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Debut poetry collection from Rachel Danielle Peterson gives voice to Appalachia

Rachel Danielle Peterson is emerging as a unique, poetic voice of Appalachia. While regional narratives have traditionally been misrepresented or overlooked, she seeks to change that by writing candid work that mixes the compassion characteristic of a native with an unflinching honesty only possible with the critical distance of an ex-patriot. Her lyrical poetry illuminates the things we keep in the dark with haunting imagery and originality, bringing a fresh perspective to an unsung community.

Peterson’s debut collection of poetry, A Girl’s A Gun, chronicles one girl’s growth and exploration of life as she wrestles with society and yearns to find herself and her place in the world. Drawing inspiration from world history, cultural tradition, Greek mythology, personal experience, and a touch of rock ’n’ roll, Peterson weaves together a full-fledged bildungsroman in a series of poetic vignettes. By touching heavily on themes as varied as violence, sexuality, institutional corruption, love, and loss, the reader sees the transformation of one girl’s mind in intimate detail. Peterson chronicles the maturation and development of one woman in verse that mimics the cadence of speech. Through twenty-six poems, her creative and evolving sentence structures highlight the narrator’s growth and startle the reader into new ways of thinking.

Born in Harlan County in the mountains of eastern Kentucky, Peterson pays homage to her roots with poems that anchor the reader in the landscape of the Appalachians. “Black Mountain, named after coal, / the thick, fern-fingered ridges that show / my first birdsong, yellow finches, / in the cradle-space of Harlan County.” Similar quatrains celebrate the natural environment and the creatures that set her little postage stamp of native soil apart. The collection moves seamlessly into a more critical appraisal of small town society, and Peterson’s poems strain towards a broader world of experiences, beliefs, and traditions very different from those of her youth. In heartbreaking stanzas, she details disillusionment with a fantasy of home, writing, “Janis, the edge can be slippery. / We have both fallen from dreams we made. / Dreams are overdone, set them free tonight.” She moves between sharing concrete and abstract details to interrogate the concept of “truth” in a community that insists upon a rigidly defined system of beliefs.

Peterson composes a one-of-a-kind poetic language, infusing regional dialect with the prosody of childhood to render an authentic portrait of youth. “Somehow,” she writes, “this small pulse / will tense up quite at any doctor too too close ta throat, / toes, all me then blurree, before he gives me paired spectacles.” The voice matures through the poems, and the narrator recalls scenes from earlier days with fondness and clarity of speech, as she does when remembering another trip to the doctor: “In the same hospital, the same headboard / my mother and I fell into florescent lights, / while the same blood reddened the same linoleum.” With great sleight of hand, Peterson shows how the questioning of childhood blossoms into fully-formed thoughts and definitive actions towards personal healing and wholeness.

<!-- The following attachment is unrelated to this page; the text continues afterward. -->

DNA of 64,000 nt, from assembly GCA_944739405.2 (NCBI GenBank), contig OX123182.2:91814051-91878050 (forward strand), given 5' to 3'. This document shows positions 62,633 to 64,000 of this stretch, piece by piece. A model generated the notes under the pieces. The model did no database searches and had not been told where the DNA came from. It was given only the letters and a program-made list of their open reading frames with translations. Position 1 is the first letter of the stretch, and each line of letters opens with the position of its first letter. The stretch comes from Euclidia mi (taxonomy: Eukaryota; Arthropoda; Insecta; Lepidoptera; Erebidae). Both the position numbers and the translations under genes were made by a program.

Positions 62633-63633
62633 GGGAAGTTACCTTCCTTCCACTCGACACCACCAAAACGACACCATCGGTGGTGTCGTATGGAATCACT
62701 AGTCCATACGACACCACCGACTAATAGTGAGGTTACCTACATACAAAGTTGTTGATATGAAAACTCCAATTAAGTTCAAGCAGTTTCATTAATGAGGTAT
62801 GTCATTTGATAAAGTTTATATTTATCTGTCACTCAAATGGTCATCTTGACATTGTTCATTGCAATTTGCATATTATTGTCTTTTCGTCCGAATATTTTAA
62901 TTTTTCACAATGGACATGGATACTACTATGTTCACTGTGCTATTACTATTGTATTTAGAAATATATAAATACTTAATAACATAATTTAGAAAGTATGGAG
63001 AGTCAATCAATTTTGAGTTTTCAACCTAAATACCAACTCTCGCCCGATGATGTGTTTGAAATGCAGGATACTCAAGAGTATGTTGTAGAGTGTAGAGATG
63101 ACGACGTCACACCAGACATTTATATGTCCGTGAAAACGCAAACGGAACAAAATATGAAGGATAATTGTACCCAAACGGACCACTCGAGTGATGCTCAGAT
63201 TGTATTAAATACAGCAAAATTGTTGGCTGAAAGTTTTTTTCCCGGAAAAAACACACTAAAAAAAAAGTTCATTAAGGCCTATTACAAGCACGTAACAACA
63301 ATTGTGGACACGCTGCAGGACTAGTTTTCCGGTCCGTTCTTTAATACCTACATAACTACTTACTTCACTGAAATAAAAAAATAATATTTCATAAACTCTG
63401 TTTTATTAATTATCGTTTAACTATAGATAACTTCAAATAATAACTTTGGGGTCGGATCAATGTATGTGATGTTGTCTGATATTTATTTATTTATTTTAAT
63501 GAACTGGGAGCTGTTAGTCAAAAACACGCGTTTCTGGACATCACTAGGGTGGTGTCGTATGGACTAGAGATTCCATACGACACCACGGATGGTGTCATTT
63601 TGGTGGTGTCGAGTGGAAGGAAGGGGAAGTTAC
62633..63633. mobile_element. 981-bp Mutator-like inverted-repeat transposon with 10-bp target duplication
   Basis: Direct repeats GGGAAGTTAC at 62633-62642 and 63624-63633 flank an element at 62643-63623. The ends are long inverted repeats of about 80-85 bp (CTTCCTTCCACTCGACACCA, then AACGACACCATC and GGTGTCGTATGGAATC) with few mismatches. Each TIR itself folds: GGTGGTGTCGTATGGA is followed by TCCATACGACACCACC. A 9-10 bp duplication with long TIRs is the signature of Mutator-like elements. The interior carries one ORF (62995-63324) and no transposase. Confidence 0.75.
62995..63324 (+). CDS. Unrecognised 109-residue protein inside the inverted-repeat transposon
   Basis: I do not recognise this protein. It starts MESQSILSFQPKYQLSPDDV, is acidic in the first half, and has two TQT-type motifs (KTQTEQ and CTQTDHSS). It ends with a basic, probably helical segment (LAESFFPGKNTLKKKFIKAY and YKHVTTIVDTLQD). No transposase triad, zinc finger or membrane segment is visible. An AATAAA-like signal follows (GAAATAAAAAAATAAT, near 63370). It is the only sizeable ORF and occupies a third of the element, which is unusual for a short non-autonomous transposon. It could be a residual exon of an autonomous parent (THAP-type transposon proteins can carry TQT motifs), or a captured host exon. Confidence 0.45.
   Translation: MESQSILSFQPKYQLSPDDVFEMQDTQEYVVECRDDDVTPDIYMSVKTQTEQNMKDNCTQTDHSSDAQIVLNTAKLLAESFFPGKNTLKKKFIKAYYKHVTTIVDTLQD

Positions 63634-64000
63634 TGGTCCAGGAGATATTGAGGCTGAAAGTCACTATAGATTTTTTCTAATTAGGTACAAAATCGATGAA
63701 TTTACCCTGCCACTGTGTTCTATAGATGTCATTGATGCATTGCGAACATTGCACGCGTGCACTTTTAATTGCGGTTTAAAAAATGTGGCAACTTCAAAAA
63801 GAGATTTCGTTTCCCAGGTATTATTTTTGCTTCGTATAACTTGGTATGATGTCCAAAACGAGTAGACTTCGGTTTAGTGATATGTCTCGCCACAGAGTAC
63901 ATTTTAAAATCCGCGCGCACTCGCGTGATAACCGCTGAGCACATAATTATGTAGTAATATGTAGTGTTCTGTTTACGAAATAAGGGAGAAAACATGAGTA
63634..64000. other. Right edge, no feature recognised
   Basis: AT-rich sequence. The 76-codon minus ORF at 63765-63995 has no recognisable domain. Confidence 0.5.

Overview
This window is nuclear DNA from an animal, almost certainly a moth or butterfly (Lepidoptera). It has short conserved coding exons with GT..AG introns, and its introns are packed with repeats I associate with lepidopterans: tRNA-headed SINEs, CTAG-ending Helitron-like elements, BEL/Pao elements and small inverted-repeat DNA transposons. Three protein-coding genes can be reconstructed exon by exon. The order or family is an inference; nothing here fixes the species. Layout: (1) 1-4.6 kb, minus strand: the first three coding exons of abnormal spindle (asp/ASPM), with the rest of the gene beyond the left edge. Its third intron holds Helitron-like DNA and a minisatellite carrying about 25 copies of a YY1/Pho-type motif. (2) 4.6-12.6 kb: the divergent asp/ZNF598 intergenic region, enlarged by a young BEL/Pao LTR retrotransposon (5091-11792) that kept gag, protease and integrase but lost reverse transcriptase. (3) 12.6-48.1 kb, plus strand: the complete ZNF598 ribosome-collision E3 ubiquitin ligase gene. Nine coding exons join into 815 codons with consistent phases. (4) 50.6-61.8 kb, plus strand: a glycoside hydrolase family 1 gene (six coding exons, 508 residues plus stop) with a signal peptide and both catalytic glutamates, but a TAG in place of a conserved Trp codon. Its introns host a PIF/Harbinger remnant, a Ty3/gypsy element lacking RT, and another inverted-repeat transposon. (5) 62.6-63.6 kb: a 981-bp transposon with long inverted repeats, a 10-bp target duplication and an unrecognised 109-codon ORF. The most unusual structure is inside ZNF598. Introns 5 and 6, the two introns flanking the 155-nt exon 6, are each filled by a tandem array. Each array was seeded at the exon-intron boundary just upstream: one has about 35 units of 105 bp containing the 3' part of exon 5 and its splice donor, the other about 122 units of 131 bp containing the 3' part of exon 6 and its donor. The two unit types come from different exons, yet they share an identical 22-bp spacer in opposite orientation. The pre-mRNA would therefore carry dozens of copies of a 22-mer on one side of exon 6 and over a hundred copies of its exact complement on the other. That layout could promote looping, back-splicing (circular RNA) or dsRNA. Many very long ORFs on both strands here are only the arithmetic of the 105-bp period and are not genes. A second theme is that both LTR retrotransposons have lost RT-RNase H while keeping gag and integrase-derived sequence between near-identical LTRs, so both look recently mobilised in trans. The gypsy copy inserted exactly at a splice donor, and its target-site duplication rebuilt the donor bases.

Unconventional in her approach, Peterson’s work is breaking new ground for underrepresented narratives and voices. Using a delicate combination of intimate revelation and syntactical rearrangement, A Girl’s A Gun tells a tale as universal as it is personal. Her story speaks not just to the Appalachian, not just to the woman, but to the human in all of us.

Rachel Danielle Peterson is a contributing editor at Poets’ Quarterly and a member of VIDA. Her work has received numerous honors and has been featured in Front Porch, Literary Imagination, Arsenic Lobster, Midwestern Gothic, Los Angeles Review, Upstart, Her Royal Majesty, the Inspirer, and Revolver.


by Rachel Danielle Peterson

Just sneak. Smoke with me. Turn upward, imagine billions of star
system, galaxies minute as violet flickerin’ at dawn or sunrise.

Beneath us? Fumes from the tip arches there, beyond even this.
Dangerous as fire is, but who can settle when worlds come a

Solid as a door, ya stretch, glimpse long, eye-full ‘a solar wind,
The heft of it whispers like a minster’s child. Bad is flesh! Bad—
Yer reply? Ya puff as that cigarette heats against two splayed fingers,
measures yer gawddamn mistakes, beyond countin’.

A hair pulls fire from the ash. Ya ain’t no dandy-man ta claim ta
know the pure from the stained. Not yer strength, girl.

Breathe, all ya know is this small thing. Lighters, if yer brazen,
will hurt some lips even if ya burn nothin’ but cleanest kerosene.

From University Press of Kentucky

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